While we mostly buy jerseys to look good, the best mountain bike jerseys will also keep you warm in winter and cool in summer.

Find the best mountain bike jerseys. In this guide we look at to what to consider when choosing your next short sleeve, 3/4 sleeve or long sleeve top. What to wear on your upper body when riding can be a tricky dilemma. Not only do you need to consider your main riding discipline but also weather conditions and personal comfort levels.

Mountain bike jerseys can either be tight-fitting with a traditional cut, a zip collar and three rear storage pockets, or loose, motocross-inspired jerseys, often with  no pockets. Both styles are usually made from lightweight, breathable polyester, often with with other materials blended in to improve the fit, help wick sweat away or to reduce odour. Jerseys are relatively simple to produce, so can be bought for as little as £20, with the most high-tech designs costing upwards of £50.

Read more: Best mountain bike shorts, baggy, waterproof and storage liners

Best mountain bike jerseys

  • Nukeproof Outland DriRelease – BEST MEN’S
  • Madison Flux Enduro Women’s – BEST WOMEN’S
  • Specialized Enduro DriRelease Merino 3/4
  • Sweet Protection Hunter Merino
  • 7mesh Compound MTB
  • Fox Ranger DriRelease
  • Specialized Therminal Mountain
  • Leat DBX 4.0 UltraWeld

How we tested the best mountain bike jerseys

Comfort is key here – we’re looking for discrete, unobtrusive seams and breathable construction. The only way to put these to the test is by riding them for long distances. we also tested all the jerseys with backpacks and hip packs, because it’s hard to tell if a jersey rides up or chafes until you get on the trails and start pedaling. Recent warmer weathers allowed us to really put the breathability to the test.

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Nukeproof Outland DriRelease jersey

Nukeproof Outland DriRelease Long Sleeve jersey

Price: £30

Another quality jersey using DriRelease fabric, this time from the Nukeproof wardrobe and using a cotton mix fabric rather than Merino. It still has a four-way stretch, so it doesn’t impede your movements on the bike, and the material does a great job of wicking moisture from your body. And if you don’t want to look like a convict, Nukeproof also offers a couple of other colours.

Read review of the Nukeproof Outland DriRelease Long Sleeve jersey

Madison Flux Enduro Women’s jersey

Price: £44.99

It just has a little bit of extra length at the rear, so you’re not exposed when leaning forward. We’re also giving it an extra mark for not being pink or purple. The Madison Flux Enduro Women’s Jersey is a comfortable, lightweight jersey that you can easily wear all year round. It also looks and feels great – totally recommended.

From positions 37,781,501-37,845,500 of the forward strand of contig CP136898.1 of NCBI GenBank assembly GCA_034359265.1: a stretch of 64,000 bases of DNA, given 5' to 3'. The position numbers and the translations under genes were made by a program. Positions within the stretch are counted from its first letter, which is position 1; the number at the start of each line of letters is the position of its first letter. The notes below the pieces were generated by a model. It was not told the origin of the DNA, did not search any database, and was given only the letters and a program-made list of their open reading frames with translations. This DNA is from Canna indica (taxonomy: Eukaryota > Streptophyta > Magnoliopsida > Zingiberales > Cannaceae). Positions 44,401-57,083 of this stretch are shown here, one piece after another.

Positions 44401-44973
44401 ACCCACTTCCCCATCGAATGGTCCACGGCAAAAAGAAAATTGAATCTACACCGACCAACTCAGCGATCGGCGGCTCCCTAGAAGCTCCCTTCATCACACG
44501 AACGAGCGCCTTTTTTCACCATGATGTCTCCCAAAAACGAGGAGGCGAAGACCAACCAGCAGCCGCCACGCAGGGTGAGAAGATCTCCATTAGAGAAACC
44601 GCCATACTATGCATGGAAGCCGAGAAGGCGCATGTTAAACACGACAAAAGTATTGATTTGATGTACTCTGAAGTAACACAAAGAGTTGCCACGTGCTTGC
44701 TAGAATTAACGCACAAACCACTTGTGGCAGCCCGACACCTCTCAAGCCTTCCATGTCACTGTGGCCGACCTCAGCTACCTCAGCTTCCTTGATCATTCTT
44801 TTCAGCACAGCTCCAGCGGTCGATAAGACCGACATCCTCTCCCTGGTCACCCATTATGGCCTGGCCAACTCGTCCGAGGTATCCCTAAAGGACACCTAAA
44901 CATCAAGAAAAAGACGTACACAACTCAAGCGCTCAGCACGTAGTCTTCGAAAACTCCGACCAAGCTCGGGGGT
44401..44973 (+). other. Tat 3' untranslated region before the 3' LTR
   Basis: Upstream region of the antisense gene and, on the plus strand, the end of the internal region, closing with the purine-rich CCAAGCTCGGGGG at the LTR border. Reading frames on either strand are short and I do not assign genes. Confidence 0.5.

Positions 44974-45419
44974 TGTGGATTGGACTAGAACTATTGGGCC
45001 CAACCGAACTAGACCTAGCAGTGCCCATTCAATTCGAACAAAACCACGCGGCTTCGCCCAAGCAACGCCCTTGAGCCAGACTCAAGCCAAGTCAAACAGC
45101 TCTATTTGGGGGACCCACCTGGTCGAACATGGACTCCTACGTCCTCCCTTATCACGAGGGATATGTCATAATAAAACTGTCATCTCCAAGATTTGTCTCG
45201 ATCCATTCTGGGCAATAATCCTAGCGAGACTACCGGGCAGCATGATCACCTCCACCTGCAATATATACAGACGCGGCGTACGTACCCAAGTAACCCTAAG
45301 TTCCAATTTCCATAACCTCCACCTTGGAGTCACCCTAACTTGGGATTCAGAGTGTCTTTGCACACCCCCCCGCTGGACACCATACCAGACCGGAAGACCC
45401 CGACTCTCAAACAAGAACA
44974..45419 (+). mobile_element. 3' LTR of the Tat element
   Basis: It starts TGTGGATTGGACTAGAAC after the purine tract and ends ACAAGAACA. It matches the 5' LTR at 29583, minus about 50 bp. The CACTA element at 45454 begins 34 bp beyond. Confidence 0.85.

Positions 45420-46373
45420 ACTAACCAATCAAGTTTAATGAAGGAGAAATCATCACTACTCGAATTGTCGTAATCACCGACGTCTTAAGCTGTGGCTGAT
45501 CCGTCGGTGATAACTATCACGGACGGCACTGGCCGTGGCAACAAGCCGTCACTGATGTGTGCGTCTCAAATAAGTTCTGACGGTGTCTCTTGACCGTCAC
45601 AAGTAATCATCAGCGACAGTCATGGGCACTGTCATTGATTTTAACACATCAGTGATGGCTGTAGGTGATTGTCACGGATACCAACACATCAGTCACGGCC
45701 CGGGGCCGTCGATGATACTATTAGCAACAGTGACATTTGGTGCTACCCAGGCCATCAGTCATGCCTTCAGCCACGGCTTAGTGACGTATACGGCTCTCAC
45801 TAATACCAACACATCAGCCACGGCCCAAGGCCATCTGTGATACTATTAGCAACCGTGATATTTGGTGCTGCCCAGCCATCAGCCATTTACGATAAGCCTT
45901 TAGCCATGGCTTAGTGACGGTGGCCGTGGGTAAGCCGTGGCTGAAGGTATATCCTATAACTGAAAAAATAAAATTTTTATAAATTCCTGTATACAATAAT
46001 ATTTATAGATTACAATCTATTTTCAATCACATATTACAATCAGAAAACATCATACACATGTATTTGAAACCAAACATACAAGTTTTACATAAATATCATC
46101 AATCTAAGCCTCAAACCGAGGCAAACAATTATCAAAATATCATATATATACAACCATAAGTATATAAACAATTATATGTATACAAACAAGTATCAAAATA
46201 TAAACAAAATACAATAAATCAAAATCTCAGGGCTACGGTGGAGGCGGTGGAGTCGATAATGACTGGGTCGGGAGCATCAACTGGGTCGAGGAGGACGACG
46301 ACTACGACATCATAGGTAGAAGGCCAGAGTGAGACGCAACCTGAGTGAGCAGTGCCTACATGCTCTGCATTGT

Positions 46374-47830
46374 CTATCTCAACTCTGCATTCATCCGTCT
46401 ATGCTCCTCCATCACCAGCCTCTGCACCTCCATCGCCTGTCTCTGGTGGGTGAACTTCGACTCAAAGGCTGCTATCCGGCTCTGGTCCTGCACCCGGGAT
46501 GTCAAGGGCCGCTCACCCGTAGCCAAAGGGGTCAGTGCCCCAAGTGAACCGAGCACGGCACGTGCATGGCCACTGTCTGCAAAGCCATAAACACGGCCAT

Read review of Madison Flux Enduro Women’s jersey

Fox Ranger DriRelease Long Sleeve jersey

Price: £50.00

The Ranger looks great, the fit is spot on and the fabric feels great next to your skin. The cut works well too, with a dropped back for a better fit on the bike. It’s low, but not so low you tangle yourself up on the saddle or end up sitting on it.

Read review of the Fox Ranger DriRelease Long Sleeve Jersey

Leatt DBX 4.0 UltraWeld jersey

Price: £55.00

The DBX 4.0 UltraWeld is a super comfortable jersey for riding in, with some great features. Whether you ride padded up or just trail riding, it works equally well in warm weather. Summerweight jersey from the protection specialists.

Read review of the Leatt DBX 4.0 UltraWeld jersey

Specialized Therminal Mountain

Price: £70.00

The cut and style of the Therminal Mountain make it an appealing all-rounder for both riding hard in cooler conditions or just hanging out après ride. The Therminal material does a good job of protecting without overheating and the added features extend its practicality.

Read review of Specialized Therminal Mountain jersey

Specialized Enduro DriRelease Merino 3/4 jersey

Price: £48.00

We’ve worn it at least twice as often as any other jersey over the last year, and it not only fits and looks great, and is super soft against the skin, it’s also kept its shape and looks good after tens of wash cycles too.

Read review of the Specialized Enduro Drirelease Merino 3/4 jersey

Sweet Protection Hunter jersey